Has your website ever been hacked? If it has, you probably now have a plan of action if it ever happens again. If it hasn’t, you really do need to have sorted out in advance what you’ll do.
Two of our clients have had this unpleasant experience in the last year. I’ve had a very popular fan site that I run hacked as well. It’s been a learning exercise for all of us.
So how does ‘being hacked’ manifest itself? It doesn’t mean that your site gets replaced by a skull and crossbones with a message saying: “HACK3RZ ROOL” or something (although it can be that). More likely, you might not even know something has happened. ‘Malware’ placed on your site can show messages to visitors or redirect them elsewhere on a very selective basis, extending the time before it’s detected. And of course it can also simply steal data, invisibly.
In many cases, the first warning that we get of a problem – and this was the case for me – comes from our website hosts or from Google. My website hosts sent me the following message: “Unfortunately, malicious activity has been detected on your account. Such activity can harm the site’s visitors, as well as its reputation on search engines and the reputation of the server with email providers. As such, this is seen a breach of our acceptable usage policy and has left us with no choice but to temporarily disable part or all of the account.” A lot of helpful suggestions followed, but the rest was up to me and anyone visiting the website was met with a ‘site unavailable’ message.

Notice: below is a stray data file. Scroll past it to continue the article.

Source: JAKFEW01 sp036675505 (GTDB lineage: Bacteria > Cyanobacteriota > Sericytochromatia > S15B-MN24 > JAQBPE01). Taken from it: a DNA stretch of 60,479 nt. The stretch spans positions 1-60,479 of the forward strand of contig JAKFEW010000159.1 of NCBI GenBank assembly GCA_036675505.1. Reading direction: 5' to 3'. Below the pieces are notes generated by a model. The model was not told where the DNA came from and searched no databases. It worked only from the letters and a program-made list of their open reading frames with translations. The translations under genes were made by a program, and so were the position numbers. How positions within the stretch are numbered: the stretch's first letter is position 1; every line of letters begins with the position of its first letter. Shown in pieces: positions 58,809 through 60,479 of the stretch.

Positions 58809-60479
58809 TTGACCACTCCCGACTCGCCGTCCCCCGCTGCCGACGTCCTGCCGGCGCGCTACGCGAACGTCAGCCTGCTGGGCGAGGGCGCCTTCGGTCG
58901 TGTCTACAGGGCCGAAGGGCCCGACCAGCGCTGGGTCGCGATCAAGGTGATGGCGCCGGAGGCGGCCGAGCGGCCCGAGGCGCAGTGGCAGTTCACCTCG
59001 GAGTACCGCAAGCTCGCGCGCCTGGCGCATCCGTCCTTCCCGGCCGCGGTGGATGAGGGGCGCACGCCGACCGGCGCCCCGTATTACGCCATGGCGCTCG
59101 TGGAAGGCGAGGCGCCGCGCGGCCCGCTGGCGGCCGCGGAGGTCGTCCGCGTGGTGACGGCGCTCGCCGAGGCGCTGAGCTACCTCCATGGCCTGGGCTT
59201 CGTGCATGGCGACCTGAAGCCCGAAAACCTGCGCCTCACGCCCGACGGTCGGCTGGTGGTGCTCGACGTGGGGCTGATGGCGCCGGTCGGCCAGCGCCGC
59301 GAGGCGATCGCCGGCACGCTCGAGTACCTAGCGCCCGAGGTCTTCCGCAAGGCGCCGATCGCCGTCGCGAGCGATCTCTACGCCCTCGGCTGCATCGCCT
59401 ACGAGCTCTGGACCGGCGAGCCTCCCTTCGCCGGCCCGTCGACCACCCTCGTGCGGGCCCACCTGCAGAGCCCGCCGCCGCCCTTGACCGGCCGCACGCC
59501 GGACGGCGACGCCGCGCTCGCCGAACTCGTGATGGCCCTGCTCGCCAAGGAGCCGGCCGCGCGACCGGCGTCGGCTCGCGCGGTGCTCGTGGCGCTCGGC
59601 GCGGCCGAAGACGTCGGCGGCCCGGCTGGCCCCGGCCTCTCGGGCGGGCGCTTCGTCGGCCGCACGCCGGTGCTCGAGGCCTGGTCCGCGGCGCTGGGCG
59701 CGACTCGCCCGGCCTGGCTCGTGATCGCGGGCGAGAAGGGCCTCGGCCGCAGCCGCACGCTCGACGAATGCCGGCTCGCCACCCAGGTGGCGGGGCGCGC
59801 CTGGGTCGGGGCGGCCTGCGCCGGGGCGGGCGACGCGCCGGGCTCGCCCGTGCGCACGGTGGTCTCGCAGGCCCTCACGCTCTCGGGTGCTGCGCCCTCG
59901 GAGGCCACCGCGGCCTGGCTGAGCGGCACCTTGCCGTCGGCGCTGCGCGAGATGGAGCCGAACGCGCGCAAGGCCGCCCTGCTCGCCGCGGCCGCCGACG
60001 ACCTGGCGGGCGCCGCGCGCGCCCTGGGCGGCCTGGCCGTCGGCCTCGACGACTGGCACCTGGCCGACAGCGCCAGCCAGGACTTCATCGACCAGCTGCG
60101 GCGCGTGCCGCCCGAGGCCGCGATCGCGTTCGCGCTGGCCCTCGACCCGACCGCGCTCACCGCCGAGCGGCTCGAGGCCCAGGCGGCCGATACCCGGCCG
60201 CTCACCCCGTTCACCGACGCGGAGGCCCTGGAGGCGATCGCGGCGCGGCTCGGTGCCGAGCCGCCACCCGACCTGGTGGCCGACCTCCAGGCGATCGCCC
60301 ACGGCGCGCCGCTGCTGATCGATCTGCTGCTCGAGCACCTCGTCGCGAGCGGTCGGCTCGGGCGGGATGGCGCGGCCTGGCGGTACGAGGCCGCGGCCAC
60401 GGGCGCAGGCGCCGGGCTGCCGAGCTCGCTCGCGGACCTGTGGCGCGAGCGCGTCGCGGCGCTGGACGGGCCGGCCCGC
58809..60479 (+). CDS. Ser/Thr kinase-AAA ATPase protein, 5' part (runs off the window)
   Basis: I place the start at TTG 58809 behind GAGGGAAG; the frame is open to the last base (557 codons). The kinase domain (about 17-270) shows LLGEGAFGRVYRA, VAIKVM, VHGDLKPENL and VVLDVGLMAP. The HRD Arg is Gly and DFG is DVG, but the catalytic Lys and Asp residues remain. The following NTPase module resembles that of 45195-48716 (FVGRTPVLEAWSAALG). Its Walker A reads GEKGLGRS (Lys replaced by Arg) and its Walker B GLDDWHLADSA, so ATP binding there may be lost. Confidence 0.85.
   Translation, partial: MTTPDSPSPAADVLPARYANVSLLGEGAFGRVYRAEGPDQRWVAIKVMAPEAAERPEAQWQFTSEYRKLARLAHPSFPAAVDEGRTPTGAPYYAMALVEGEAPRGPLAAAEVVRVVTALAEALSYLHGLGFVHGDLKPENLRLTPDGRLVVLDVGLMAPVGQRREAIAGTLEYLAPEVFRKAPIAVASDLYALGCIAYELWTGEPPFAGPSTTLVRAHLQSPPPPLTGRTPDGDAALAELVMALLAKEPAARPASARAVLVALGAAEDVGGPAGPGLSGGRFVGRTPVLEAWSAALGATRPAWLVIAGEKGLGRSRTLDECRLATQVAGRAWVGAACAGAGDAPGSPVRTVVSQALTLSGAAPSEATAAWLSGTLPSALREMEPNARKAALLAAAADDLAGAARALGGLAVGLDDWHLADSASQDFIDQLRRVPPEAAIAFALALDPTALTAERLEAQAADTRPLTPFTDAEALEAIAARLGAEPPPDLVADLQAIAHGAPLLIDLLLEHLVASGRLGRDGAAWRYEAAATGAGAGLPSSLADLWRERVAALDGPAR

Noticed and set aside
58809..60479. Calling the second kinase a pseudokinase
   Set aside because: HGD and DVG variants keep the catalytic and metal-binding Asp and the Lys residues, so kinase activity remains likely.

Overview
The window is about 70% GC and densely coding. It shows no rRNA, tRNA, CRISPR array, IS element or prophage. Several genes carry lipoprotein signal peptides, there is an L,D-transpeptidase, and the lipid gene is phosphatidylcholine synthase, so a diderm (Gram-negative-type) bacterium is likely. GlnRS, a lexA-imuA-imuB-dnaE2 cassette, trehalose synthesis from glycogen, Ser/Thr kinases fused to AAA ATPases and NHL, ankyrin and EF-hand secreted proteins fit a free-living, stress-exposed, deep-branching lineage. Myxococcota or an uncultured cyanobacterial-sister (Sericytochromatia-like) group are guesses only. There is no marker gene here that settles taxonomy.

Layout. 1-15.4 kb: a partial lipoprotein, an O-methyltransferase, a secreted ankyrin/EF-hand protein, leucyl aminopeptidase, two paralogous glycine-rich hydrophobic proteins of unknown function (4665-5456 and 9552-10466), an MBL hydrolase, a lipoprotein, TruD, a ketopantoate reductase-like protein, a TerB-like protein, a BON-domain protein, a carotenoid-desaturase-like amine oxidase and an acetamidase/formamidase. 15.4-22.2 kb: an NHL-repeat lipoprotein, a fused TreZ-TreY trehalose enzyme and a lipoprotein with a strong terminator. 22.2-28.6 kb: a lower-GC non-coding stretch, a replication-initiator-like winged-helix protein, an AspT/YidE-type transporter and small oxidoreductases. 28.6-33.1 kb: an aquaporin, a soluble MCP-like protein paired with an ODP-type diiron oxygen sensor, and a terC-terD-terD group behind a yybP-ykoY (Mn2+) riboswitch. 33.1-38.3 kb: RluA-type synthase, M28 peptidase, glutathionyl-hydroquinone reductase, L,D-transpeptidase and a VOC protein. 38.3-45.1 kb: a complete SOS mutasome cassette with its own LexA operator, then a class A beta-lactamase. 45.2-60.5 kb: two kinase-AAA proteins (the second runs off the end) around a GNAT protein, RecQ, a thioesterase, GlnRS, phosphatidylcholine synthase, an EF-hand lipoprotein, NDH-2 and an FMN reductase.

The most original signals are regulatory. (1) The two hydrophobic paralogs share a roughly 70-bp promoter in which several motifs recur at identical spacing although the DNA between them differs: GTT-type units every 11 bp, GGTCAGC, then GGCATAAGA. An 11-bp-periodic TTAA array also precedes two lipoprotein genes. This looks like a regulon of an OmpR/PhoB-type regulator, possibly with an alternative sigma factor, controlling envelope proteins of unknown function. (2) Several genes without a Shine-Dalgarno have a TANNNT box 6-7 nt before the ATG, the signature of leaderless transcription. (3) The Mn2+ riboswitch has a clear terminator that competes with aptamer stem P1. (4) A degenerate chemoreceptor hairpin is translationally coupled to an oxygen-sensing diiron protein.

Google is also very strong at detecting malware and other problems, even if they’re invisible to visitors and website owners. It will send a message to your Search Console account and if you’re Google Ads user, it may reject your adverts with a warning. But again, the problem is yours to fix.
If your site is run by an IT department, it may be worth reassuring yourself that they have a plan of action if something untoward happens. Remember, notification that there’s a problem may come via you (through Google, etc), and my experience is that doesn’t always go down too well in the server room. If your site is self-managed, and you’re not an IT expert, who ya gonna call? Some web hosts – especially if you’re paying a premium rate – will be very helpful in tracking down the issue. But most cheap ones understandably don’t offer such a service. So think about what you would do now. Don’t leave it until the worst happens.
As I’m fairly careful about potential problems, on my (WordPress) website that was hacked, I was running some security software called Wordfence. Clearly someone had got around this, or I’d made some mistake, but that’s a separate issue. I was therefore aware that Wordfence offered a cleanup service, which I took advantage of. It wasn’t free though, and it took a few days. However, the process was excellent and I would use it again.
So my advice is to pretend you have a problem now, and ensure you have a procedure to fix it, whether it’s using a commercial service, your website designers, the IT department, a mate who knows about these things, or whatever. It’s up to you, but have a plan. Don’t start consulting Google in a panic when it does happen.